Originally created in 1969 and released in 1970, the Neve BCM10 has since become a studio mainstay, thanks to its compact form and classic sound. When making the decision to revive a console from Neve's past catalog, AMS Neve lead designer Robin Porter eventually decided to bring back the BCM10, while also adding some modern innovations.
Making its debut at AES 2015, the AMS Neve BCM10/2 Mk2 has already made a significant splash in the pro audio world. We caught up with Robin Porter a few weeks ago to chat about the effort to bring back a classic desk, the painpoints of this process and the unique changes that make this console ready for the studio of today.
What made you decide to bring the BCM10 back in 2015?
We saw the need for the best musicians and engineers, who love working on the 80-series consoles to have better access to this legendary recording sound and format.
The BCM10 is effectively a more compact version of the species, and has found great application in recent years as a side-car or main recording console for a smaller studio using DAWs.
We therefore decided to start with the BCM10 as the basic structure, complete with all the 1272 bus amplifiers and classic EQ and Mic pre modules. Then we added a whole treasure chest of convenience features for today’s way of working.
And if a larger format is needed, the BCM10/2 Mk2 Family is available in 16, 24 and 32 channel strips – giving up to 64 inputs. So it’s suited all the way from a home recording set-up with impeccable lineage and status, all the way to a full facility console.
What's the first step in the process when you think about bringing back a classic Neve product?
Asking ourselves, “Can we get the bits? Can we make a console for modern day recording and mixing but stay completely true to the Neve BCM10 spec and sound?" And the answers are “Yes!” and “Yes!”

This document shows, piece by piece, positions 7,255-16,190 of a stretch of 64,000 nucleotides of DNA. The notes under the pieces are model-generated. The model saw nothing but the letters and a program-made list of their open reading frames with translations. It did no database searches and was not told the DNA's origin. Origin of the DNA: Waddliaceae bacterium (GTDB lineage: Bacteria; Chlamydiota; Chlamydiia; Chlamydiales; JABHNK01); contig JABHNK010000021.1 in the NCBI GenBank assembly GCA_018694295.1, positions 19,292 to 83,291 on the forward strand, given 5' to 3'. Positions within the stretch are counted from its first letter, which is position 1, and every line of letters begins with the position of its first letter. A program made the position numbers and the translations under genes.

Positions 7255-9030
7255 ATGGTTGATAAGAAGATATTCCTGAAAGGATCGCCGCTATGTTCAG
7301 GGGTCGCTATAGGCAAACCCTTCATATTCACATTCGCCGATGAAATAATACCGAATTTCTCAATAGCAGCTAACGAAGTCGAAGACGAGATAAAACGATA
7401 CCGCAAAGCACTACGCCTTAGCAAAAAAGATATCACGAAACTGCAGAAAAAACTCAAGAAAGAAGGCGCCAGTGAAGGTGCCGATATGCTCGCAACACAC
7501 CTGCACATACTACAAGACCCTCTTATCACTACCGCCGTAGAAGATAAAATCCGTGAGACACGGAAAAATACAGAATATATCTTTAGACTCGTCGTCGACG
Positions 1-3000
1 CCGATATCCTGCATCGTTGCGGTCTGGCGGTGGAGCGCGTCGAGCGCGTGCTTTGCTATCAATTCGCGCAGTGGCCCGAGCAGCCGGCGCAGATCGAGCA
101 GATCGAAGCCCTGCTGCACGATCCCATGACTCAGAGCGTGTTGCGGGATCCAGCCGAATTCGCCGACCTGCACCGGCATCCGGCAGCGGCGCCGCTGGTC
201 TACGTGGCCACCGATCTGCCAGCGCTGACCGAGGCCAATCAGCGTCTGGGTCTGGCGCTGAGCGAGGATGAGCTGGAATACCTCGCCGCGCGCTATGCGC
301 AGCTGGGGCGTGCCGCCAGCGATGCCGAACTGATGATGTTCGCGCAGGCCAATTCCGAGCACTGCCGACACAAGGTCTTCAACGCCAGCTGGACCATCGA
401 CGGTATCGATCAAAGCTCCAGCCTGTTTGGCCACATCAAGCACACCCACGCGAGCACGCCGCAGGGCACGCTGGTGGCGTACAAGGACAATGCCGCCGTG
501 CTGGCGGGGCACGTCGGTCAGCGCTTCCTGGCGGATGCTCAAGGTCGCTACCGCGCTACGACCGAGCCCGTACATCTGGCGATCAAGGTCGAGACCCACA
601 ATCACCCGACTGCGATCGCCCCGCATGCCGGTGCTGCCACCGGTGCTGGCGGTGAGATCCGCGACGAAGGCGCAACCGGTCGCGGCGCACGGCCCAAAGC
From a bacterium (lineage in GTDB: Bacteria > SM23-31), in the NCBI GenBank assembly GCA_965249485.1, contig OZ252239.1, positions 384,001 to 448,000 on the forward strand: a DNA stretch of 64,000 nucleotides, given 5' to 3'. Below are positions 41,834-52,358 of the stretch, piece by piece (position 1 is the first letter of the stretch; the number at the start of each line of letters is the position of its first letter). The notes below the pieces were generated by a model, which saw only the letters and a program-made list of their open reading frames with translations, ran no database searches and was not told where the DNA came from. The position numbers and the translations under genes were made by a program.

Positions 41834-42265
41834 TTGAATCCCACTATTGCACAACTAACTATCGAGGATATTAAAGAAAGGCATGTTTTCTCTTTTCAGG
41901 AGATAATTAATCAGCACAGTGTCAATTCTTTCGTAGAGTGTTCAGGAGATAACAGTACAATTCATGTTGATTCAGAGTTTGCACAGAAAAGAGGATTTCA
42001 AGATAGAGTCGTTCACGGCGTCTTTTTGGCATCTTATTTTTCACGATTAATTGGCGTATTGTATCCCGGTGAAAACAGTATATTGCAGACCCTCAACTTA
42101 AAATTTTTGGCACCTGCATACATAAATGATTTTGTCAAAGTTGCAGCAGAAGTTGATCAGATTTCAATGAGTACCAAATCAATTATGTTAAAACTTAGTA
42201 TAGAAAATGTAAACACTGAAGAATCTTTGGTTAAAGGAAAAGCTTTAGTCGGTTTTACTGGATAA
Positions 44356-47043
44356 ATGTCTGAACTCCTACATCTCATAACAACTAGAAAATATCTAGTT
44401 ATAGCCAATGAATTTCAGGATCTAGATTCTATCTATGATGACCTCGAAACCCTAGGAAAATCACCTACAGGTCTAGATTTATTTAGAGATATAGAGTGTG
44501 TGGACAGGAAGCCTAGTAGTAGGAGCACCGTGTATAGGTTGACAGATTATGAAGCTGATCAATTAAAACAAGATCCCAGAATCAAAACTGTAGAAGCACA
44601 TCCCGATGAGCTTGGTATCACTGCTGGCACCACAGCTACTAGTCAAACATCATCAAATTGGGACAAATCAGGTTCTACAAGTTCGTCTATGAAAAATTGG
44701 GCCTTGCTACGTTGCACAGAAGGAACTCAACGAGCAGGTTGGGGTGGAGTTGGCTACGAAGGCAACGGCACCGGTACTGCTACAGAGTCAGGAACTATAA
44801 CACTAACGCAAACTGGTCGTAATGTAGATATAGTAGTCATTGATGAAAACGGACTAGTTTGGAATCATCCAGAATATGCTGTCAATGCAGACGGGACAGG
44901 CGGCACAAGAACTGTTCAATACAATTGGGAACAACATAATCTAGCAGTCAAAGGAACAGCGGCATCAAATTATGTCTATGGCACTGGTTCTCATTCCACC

Were there any hardships to come out of recreating the BCM10?
Having to source some of the components used in the BCM10 were a challenge, We had to create a reliable and solid guide rail and connection system for the 1073’s and 1272’s which was an improvement on the original system. I had to relearn how to calculate the console operating levels verses max o/p and noise. Also how to maintain the low distortion that the 45 series system is renowned for. All of the information to achieve this is kept in our records which nobody else has.
How has the BCM10/2 Mk2 changed from the original?
The BCM10/2 Mk2 is completely faithful to the same basic system with a stereo mix buss using 1272 mixing. However, after a long period of studying how the BCM10/2 Mk2 could work best with today’s ways of recording, we have added:
- A direct output per channel for recording
- 4 mono auxiliaries
- a stereo cue
- 2 inputs per channel for monitoring and mixing
- Mix bus insert with 2264a compression and parallel processing
- SLS and Headphone outputs
- A stereo / 5.1 loudspeaker monitor
- Dedicated reverb returns and DI Bus inputs
- A top level Solo system
- Comprehensive talk back system.
For the new generation of music makers that strictly work within the box, what kind of impact can the BCM10/2 Mk2 have on the projects you are working on?
A whole journey of (re)discovery about how good their recordings can be made to sound. Being able to connect ears directly “hands-on” to the classic format physical controls in the way generations of masters have done instead of being a mouse operator. Then making stunning mixes that can only be achieved using vintage Neve consoles, yet in a more accessible and convenient way.
Interested in learning more about the BCM10/2 Mk2? Check out our exclusive interview featuring Robin Porter and Vintage King co-owner Mike Nehra discussing the changes made to the classic BCM10 design. In addition, AMS Neve has also created a wealth of videos outlining how different areas of the console function. Watch them all below!